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New recommendations to the NCAA approved

Discussion in 'Colorado Football Message Board' started by Buffnik, Dec 9, 2011.

  1. Buffnik

    Buffnik Real name isn't Nik Club Member Junta Member

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    The following proposals will be made to the NCAA for a vote in January:

    - FBS football scholarships from 85 to 80.

    - Women’s basketball scholarships from 15 to 13.

    - Elimination of institutional foreign tours that may be scheduled during the summer-vacation period between the institution’s spring and fall terms or during an academic year

    - In the sport of football, the Working Group will recommend a limit of 12 non-coaching staff members, whose duties include support of the football program in any capacity, including third-party contractors that may be employed by an institution. The 12 non-coaching staff members will not include athletics trainers, academic support and compliance staff members.

    -
    In the sport of men’s basketball, the Working Group will recommend a limit of six non- coaching staff members, whose duties include support of the basketball program in any capacity, including third-party contractors that may be employed by the institution. The six non-coaching staff members will not include athletics trainers, academic support and compliance staff members.

    NOTE: The non-coaching personnel limitations do include videographers, strength and conditioning coaches, and operations and administrative personnel. The Collegiate Model— Rules Working Group is asked to work with staff to refine the list of what would be included in the non-coaching staff limits.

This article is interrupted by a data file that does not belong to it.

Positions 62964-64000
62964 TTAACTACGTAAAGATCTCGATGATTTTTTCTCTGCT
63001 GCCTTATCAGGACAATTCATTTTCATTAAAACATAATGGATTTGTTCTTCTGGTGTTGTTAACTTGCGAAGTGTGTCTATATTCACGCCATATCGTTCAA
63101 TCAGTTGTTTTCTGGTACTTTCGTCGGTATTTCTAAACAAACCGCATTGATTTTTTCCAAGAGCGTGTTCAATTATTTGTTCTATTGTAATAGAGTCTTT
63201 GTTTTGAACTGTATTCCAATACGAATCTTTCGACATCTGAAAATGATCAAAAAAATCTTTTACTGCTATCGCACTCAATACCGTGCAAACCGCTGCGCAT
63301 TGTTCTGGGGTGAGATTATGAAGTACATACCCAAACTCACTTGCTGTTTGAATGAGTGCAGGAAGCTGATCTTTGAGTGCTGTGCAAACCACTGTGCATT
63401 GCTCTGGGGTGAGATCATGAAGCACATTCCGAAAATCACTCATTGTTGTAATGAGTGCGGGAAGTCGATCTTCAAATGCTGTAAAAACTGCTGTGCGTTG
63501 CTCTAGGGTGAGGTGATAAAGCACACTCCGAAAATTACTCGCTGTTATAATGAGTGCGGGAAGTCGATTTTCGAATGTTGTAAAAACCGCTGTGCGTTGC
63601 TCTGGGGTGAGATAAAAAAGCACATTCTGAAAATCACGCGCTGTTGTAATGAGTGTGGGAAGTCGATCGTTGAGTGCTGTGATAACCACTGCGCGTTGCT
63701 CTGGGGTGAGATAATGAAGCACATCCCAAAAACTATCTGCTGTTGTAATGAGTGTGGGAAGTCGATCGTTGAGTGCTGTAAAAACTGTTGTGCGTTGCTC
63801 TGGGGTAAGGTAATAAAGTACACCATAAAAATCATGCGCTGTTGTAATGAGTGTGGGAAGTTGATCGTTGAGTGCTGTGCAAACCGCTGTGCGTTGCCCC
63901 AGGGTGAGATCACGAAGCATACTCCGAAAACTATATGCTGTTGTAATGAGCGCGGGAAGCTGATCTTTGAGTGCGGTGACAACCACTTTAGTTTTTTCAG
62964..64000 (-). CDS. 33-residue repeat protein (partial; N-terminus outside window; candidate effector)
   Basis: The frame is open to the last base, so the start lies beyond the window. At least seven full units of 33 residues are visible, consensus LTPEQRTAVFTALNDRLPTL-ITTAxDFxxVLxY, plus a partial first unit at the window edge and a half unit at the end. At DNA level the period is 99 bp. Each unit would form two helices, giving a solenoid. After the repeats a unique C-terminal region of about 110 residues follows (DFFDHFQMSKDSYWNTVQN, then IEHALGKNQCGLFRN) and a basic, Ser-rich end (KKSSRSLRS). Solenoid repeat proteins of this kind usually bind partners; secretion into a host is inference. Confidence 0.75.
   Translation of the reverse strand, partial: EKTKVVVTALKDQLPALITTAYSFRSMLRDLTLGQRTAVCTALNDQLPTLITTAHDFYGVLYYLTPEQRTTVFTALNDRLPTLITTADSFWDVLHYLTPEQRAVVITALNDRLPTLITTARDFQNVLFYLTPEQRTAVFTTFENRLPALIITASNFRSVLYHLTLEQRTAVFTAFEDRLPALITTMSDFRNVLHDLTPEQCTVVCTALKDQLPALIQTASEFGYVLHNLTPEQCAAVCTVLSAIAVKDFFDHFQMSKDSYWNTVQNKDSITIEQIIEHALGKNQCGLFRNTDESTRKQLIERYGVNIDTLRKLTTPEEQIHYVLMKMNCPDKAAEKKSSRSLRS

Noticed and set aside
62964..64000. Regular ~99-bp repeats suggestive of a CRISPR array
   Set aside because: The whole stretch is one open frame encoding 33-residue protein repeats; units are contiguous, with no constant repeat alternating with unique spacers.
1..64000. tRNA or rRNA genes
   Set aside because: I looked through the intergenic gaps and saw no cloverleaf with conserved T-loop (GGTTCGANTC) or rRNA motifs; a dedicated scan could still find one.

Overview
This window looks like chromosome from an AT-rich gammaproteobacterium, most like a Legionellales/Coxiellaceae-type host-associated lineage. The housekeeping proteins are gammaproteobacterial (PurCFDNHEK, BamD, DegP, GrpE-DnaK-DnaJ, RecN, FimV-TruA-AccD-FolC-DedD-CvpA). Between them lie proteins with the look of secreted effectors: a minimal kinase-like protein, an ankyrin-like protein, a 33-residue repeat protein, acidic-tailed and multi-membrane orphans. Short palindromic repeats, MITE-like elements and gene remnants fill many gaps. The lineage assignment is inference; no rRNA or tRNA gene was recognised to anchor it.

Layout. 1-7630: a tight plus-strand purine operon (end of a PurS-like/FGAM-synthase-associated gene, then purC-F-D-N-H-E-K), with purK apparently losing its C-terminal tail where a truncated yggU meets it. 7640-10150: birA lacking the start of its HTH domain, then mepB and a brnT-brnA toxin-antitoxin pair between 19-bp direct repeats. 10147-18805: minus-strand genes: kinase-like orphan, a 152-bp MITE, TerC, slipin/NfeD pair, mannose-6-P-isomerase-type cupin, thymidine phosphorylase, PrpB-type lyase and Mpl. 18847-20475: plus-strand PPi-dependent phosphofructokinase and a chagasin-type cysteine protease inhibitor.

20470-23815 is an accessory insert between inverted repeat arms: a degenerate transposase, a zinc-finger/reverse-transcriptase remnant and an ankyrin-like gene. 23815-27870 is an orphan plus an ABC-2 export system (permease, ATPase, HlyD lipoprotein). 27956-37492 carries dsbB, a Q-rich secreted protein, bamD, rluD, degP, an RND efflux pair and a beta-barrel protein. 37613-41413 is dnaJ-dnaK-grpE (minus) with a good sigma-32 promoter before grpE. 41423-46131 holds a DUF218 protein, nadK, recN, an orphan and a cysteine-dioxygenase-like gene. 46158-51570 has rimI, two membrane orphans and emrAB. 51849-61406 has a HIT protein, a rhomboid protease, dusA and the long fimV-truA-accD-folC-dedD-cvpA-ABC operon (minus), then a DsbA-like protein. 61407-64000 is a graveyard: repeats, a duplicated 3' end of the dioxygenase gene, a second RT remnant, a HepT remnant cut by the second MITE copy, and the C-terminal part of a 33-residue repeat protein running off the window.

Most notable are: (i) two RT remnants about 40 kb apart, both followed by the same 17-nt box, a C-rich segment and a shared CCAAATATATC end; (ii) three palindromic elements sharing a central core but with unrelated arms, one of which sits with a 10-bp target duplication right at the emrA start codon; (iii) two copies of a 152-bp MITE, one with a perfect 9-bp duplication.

http://chronicle.com/items/biz/pdf/ncaa.pdf


     
  2. sliderNcider

    sliderNcider MacLovin Club Member

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    Why the football scholarship reduction?
     
  3. tante

    tante Club Member Club Member

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    I'm guessing to increase parity, spreads the talent among schools a little bit more.
     
  4. Darth Snow

    Darth Snow Hawaiian Buffalo Club Member Junta Member

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    That and the staff limits are probably a reaction to the "full cost of attendance" schollies.
     
  5. Buffnik

    Buffnik Real name isn't Nik Club Member Junta Member

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    I think they're reducing to help with Title IX compliance.
     
  6. BuffNut99

    BuffNut99 Club Member Club Member

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    So USC doesn't get hurt as much
     
  7. DBT

    DBT Club Member Club Member

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    Good point. But, then, why cut schollies to women's bball?
     
  8. rscmac

    rscmac Club Member Club Member

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    Im guessing they want to cut back to 80 because of the extra scholarship money they will be paying out, so that it doesnt effect some of the school who do not have the funds.
     
  9. Buffnik

    Buffnik Real name isn't Nik Club Member Junta Member

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    Because 15 is ridiculous and the could justify losing two there if they cut 5 from football.